Soon Croatia’s flag may unfurl amid those of today’s European Union. The former Yugoslav state of 4.4 million people is a significant step closer to membership of the bloc. Brussels has proposed that the accession negotiations be finalised and an entry date set for mid-2013.
Štefan Füle, European Commissioner for Enlargement, said: “We are confident that Croatia has reached the critical mass, has moved forward in such a way that the progress is sustainable.”
Zagreb still has to convince all of the EU’s 27 governments that it is ready to join them, especially that its efforts to combat corruption have gone far enough. But the European Commissioner for Enlargement left room for optimism.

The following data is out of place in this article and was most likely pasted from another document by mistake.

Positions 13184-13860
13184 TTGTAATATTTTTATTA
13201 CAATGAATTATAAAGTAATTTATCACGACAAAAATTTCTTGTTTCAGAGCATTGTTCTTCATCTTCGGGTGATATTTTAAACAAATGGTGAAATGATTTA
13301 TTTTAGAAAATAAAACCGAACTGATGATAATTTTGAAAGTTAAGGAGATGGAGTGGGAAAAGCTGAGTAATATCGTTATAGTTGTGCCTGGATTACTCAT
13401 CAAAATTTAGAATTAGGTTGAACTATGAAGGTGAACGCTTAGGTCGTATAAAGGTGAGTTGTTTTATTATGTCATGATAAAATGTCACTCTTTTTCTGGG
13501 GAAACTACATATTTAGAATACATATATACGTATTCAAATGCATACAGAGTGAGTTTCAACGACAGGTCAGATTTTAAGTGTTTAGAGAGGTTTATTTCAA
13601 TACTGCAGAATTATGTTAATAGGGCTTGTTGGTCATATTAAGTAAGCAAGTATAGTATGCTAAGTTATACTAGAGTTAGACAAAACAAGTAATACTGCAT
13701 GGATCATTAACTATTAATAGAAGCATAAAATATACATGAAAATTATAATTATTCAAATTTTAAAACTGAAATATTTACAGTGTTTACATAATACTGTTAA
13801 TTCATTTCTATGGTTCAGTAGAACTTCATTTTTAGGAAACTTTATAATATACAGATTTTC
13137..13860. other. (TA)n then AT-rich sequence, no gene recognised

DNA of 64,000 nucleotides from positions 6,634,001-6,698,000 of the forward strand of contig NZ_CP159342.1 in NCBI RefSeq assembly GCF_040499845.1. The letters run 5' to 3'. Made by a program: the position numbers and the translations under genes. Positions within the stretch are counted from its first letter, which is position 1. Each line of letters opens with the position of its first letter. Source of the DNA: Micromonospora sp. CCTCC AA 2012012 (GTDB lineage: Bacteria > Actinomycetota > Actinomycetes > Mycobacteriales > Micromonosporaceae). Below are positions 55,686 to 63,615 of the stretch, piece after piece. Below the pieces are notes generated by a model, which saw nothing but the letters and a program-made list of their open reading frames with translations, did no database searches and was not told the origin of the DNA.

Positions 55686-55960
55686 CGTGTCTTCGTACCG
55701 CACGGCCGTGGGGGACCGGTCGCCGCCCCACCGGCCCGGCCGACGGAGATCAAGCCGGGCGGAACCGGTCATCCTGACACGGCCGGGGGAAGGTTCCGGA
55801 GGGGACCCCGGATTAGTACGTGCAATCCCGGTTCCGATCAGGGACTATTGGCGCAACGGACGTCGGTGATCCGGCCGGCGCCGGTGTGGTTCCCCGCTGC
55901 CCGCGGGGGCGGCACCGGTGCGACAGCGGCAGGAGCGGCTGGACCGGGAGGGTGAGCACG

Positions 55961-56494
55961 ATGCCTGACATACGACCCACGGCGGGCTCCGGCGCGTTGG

Füle said: “[An anti-]corruption body has been set up and properly equipped and staffed; significant changes to public procurement law have been adopted, and also a way in which party financing is controlled have occurred, backed by an emerging track record.”
Independent since 1991, once admitted to the EU, Croatia would become the second state in the western Balkans to join the powerful bloc, after Slovenia, which became a member in 2004. All 35 chapters of negotiations to align Croatia with EU laws and standards have taken six years to achieve.